If the odd tinglings of misogyny don't rankle you, the almost cringe-inducing ethno-racial humor probably will. As often the case with Hollywood comedies of its ilk, the sole black protagonist in the movie (who also represents the LGBT masses) is pretty much reduced to nothing more than a prop for the other characters to display "humorous" ignorance, while the filmmakers waste no opportunity to trot out as many malaria, deportation and diarrhea jokes as possible at the expense of a Guatemalan character. The crew's token Asian -- whose moment of triumph in the first flick was making snow angels in a puddle of vomit -- does very little of note, other than utter creepy throwaway lines about sleeping like a bat, traveling in time, hiding pennies under her tongue and having all of her teeth come from different people. But it's Rebel Wilson's "Fat Amy" character who suffers the worst, with virtually every second of screen time connected to her never relinquishing an opportunity to make a crack about her weight (although this does lead to arguably the film's best line, when she says her obesity trumps her Australian accent when it comes to making here a true-blue U.S. citizen.)
You really don't need me to tell you how this one plays out. Of course, the Bellas make it to the international championships (it's supposed to be in Copenhagen, but to me, it looks a lot like Louisiana) and they best the Krauts in battle. With the graduation subplot leaving the door conveniently open for a number of cast members (most noticeably, an observably bored Anna Kendrick) to exit the franchise, it also gives ample room for new lead Hailee Steinfeld to become the focal point of "Pitch Perfect 3" (and seeing as how the film made $70 million domestically it's first weekend, you goddamn know there's going to be a "Pitch Perfect 3," and there's nothing any of us can do to stop it.)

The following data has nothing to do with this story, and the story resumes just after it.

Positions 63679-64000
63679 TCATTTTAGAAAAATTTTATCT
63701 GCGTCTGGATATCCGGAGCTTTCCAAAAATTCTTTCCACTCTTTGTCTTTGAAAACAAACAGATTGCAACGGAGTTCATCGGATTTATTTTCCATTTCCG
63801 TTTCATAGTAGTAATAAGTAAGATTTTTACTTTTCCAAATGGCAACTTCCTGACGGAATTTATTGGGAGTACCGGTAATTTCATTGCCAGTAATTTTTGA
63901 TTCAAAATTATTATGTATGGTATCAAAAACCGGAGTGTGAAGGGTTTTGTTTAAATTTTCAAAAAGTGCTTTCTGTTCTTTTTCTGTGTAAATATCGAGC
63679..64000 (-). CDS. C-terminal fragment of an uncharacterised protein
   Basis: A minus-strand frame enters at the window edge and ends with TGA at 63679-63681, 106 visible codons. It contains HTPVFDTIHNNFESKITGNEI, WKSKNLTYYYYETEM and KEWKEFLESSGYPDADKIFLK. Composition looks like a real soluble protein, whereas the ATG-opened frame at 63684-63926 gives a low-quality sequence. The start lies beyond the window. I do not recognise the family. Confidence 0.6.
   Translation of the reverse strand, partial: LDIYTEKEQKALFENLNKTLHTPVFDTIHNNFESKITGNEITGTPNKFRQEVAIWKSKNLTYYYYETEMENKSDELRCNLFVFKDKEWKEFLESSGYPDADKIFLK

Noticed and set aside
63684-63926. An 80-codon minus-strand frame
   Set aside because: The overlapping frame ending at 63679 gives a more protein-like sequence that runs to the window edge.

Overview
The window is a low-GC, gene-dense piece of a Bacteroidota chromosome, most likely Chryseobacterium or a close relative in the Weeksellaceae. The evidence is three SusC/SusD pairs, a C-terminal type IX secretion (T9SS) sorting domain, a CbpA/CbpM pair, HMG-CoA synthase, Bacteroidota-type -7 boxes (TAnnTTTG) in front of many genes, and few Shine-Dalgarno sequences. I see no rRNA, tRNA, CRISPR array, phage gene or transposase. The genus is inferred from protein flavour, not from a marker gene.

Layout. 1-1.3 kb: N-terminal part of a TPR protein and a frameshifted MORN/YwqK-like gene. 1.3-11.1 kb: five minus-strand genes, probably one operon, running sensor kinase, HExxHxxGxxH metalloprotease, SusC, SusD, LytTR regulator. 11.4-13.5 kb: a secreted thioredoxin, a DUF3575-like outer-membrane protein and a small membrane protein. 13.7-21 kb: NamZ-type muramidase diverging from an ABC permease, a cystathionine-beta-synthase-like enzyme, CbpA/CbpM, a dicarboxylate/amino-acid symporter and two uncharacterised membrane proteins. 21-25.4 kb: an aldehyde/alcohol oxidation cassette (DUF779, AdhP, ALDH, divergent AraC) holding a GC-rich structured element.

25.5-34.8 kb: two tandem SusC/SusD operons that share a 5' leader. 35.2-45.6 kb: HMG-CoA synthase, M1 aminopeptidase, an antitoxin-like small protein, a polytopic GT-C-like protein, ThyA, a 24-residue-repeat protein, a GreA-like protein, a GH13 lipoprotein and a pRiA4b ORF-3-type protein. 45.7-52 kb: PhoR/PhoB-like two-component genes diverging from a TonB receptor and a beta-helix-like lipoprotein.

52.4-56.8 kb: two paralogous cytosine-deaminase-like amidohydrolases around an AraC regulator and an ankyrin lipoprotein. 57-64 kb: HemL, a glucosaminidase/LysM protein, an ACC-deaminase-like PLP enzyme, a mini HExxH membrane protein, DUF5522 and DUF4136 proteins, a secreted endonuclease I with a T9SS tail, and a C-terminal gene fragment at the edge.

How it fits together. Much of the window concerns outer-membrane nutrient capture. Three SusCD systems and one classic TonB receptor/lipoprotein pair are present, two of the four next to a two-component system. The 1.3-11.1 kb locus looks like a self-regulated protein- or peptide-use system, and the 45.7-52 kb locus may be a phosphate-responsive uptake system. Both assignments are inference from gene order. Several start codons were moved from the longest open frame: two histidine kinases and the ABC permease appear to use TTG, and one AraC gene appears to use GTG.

Not all of the jokes in the film fall flat (frankly, I loved the bit about Natalie Imbruglia literally producing "white shit" and who doesn't want to see more Euro-trash, crypto-fascist German villains in contemporary cinema?) but as a whole, this movie struggles throughout. There's only so many jokes you can do with the a cappella shtick, and it seems like all of the good ones were already exhausted in part one. It's obvious that the film wants to be a really aggressive satire a'la "Revenge of the Nerds," but the PG-13 rating really prevents the producers from going all-out. Frankly, there's not a whole lot more the filmmakers could have done with the premise, but at least pushing it into bawdier territory would have opened the creative floodgates open just a smidge wider.
Try as they may, "Pitch Perfect 2," as was its predecessor, is a below-average work. Glimmers of hope exist, but you can only get so many miles out of such a one-joke premise. Considering today's hyper-techno-social-media-diversity-uber-alles zeitgeist, there are plenty of opportunities out there for new-wave musical comedies (a sterling example would be Troma's unironically amazing "Poultrygeist!"), but the series to this point really hasn't made much of an effort to tackle any of today's truly pressing issues.
Alas, while the "Pitch Perfect" films may flirt with a few socially conscious notions, the franchise itself is just too cowardly and uncertain to live up to its own potential. Instead of having the ovaries to confront the hypocritical and hyperbolic moral outrage of today's college-aged social justice warriors, the film instead feels more like a Nickelodeon version of "Girls," this soft-serve ode to Facebook era ennui and Apple-branded consumer nihilism. Instead of reflecting and critiquing the times, "Pitch Perfect 2" feels content with simply celebrating its characters' own one-dimensional vapidity -- in short, turning itself into precisely the sort of instantly outdated pop cultural runoff that more sure-handed satires will no doubt mercilessly tear apart in the future.
Two Tofu Dogs out of Four.